Aim – The article presents a review of assessment instruments used in Polish psychiatric research. Review – The review covers instruments concerned to mental disorders in elderly people, alcohol and drug abuse, social functioning and health-related quality of life of the mentally ill, and also tests used by clinical psychologists for diagnosing anxiety and personality disorders. Moreover, same suggestions are given concerning the existing needs for adaptation of assessment instruments.
Conclusions – The presented data indicate that psychological assessment tools have the best psychometric properties. Advisability of new assessment instruments implementation was pointed out.
Aim – This article is a review of both original and adapted instruments used in psychiatric research in our country.
Review – The importance of epidemiological studies and of multi-center; randomized clinical trials has been growing over recent years. Instruments used for these purposes are not only separate questionnaires, but also diagnostic interviews and test batteries. The dynamic and multidirectional progress in psychiatry implicates a strong demand for adaptation of new scientific tools. The adaptation process besides an accurate two-way translation includes also an evaluation of the adapted instrument reliability, validity and practical applicability. The paper presents instruments for the assessment of general mental status and of specific mental conditions including schizophrenia and mood disorders. Moreover, tools are also presented for the evaluation of psychopharmacotherapy outcome.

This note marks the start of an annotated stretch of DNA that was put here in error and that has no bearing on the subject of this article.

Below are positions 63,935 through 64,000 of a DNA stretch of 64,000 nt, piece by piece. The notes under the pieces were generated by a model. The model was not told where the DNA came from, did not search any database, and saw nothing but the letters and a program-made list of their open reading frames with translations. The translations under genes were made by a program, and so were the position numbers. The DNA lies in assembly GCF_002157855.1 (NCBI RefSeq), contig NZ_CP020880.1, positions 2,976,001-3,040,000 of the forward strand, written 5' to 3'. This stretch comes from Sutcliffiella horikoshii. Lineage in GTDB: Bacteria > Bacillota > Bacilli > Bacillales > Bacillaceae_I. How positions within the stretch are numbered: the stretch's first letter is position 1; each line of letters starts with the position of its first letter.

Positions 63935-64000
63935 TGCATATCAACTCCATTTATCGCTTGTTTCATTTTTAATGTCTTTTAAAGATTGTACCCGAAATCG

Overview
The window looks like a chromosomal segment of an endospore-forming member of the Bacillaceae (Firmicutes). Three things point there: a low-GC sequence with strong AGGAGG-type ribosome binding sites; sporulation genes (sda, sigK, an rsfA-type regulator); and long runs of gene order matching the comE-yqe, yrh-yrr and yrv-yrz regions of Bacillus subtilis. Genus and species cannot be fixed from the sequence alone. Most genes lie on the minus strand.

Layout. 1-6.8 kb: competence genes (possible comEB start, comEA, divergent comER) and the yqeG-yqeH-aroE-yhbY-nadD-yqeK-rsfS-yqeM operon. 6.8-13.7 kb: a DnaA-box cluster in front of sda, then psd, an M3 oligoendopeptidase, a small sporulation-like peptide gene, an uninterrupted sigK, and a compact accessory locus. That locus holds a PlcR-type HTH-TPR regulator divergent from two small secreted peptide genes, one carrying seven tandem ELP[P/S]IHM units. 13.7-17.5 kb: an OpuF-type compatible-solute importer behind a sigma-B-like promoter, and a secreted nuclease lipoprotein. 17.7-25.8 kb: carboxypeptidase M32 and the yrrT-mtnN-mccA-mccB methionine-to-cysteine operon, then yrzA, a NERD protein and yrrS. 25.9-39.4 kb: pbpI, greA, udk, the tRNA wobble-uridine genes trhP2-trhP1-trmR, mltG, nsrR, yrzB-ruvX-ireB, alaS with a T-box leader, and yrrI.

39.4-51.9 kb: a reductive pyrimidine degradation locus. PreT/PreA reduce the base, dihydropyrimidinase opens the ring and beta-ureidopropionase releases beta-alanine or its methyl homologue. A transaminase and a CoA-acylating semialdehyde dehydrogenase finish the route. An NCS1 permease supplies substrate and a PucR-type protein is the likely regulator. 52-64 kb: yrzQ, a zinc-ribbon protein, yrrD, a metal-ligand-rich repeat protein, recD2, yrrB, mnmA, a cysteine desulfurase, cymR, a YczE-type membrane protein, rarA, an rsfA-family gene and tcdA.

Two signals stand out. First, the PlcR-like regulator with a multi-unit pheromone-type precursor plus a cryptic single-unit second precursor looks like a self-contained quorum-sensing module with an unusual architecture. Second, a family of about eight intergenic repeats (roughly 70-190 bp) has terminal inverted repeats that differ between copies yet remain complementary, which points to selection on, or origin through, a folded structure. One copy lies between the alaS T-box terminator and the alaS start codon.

Conclusions – The authors suggest that the already available instruments should be used more widely, while these developed in Poland should be popularized. Evaluation of the latter should be continued, and standard foreign-language instruments should be adapted correctly.
The Family Burden Questionnaire (FBQ) is designed to measure treatment outcome in patients with psychotic disorders. Following an interview with the patient's key relative (i.e. a family representative significant and close to the patient) the questionnaire is filled out by the interviewer:
Aims – To analyse psychometric properties or the questionnaire and to establish its possible limitations.
Subjects – Three groups participated in validation of the tool: (1) 113 patients included in a program of evaluation of care provided by mobile community treatment teams; (2) 40 patients receiving inpatient treatment at the Institute of Psychiatry and Neurology, and (3) 32 representatives of the general population.
Method – The following properties of the questionnaire were assessed: (1) reliability (internal consistency, using the Cronbach α); (2) validity (a) theoretical validity (including an analysis of intergroup differences, a matrix of intercorrelation between items, and factor analysis), (b) diagnostic criterion validity (i.e. correlation between the FBQ score and scores on a social functioning scale); (3) test-retest stability (or susceptibility to change over time).
Results – The Cronbach a reliability coefficient was 82. The FBQ score turned out to significantly correlate with the level of the patient's social functioning. Family burden was significantly lower in families of patients participating in the community-based care evaluation program than in inpatients' families, at the same time being significantly higher than that in the general population. Two factors were found in the factor analysis: contrary to expectations, the first factor included 6 items, while the second one – only 2 items. During the 2 years of care pro vision by mobile community treatment teams the family burden has decreased by almost 40%.